No Baby Boom Coming—Study Says to Expect a Coronavirus Baby Bust

If you thought you’d be buying lots of baby gifts for friends, think again.

By: Amanda Mushro


Photo by: Tuan Tran

Tuan Tran

When stay at home orders began across the nation, many joked that we should expect a baby boom in nine months. With couples having so much time at home together this spring, surely there would be plenty of new babies being welcomed in the winter. While a few hilarious quarantine-themed birth announcements have been seen on the internet, research suggests the Covid-19 baby boom will actually be a bust.

If you were hoping for baby showers invites, you may want to hold on. Economists at the Brookings Institute are predicting 300,000 to 500,000 fewer births next year in the United States as a result of the pandemic. This would be a 13 percent drop from previous years.

From economic uncertainties to the health risks for mom and baby from coronavirus, there are many factors contributing to a baby bust instead of a boom. According to researchers at Indiana University, of the 1,000 adults surveyed, many said that stress associated with the pandemic put the brakes on romance with their partner and family planning.

"If you were quarantined with a partner, you might find comfort in maintaining a sexual connection with that partner," said study co-author Devon Hensel. "The other side of the coin might be that you have a lot going on at home–the loss of childcare, homeschooling, trying to work at home, balancing a lot of new obligations in a very small amount of space–might have made people more stressed and less interested in sex."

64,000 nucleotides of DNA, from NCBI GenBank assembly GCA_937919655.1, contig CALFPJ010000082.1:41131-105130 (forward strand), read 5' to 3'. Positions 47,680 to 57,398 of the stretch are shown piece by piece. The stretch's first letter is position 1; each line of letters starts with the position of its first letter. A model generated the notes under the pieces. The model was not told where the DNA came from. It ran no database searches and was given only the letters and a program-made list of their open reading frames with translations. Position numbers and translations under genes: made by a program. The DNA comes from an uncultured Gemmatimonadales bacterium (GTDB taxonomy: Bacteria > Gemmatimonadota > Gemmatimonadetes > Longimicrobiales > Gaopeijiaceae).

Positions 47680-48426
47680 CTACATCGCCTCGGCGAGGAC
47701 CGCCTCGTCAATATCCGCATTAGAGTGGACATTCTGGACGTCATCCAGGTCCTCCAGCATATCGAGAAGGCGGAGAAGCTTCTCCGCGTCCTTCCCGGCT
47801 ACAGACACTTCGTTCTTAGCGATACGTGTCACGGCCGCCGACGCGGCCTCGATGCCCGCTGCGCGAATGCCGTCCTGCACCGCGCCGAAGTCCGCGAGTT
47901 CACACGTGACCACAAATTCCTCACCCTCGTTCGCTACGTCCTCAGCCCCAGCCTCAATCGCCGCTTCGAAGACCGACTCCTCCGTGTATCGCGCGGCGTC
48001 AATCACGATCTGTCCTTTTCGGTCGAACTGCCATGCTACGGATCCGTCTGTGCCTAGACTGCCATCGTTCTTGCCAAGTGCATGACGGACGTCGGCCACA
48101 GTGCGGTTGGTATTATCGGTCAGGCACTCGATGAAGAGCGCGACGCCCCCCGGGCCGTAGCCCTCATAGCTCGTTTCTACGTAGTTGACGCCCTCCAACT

Beyond just losing interest in a little quarantine romance, digital health clinic Nurx, who has over 250,000 patients, say they have seen a 50 percent increase in patients asking for birth control.

"Whether to have a child for the first time or another child…that’s something people are feeling it isn't the time to explore," Nurx spokesperson Allison Hoffman said.

So, while there may not be tons of newborn pictures flooding your social media feeds in a few months, couples may be able to find ways to reconnect and have date nights at home for some post-quarantine adult time.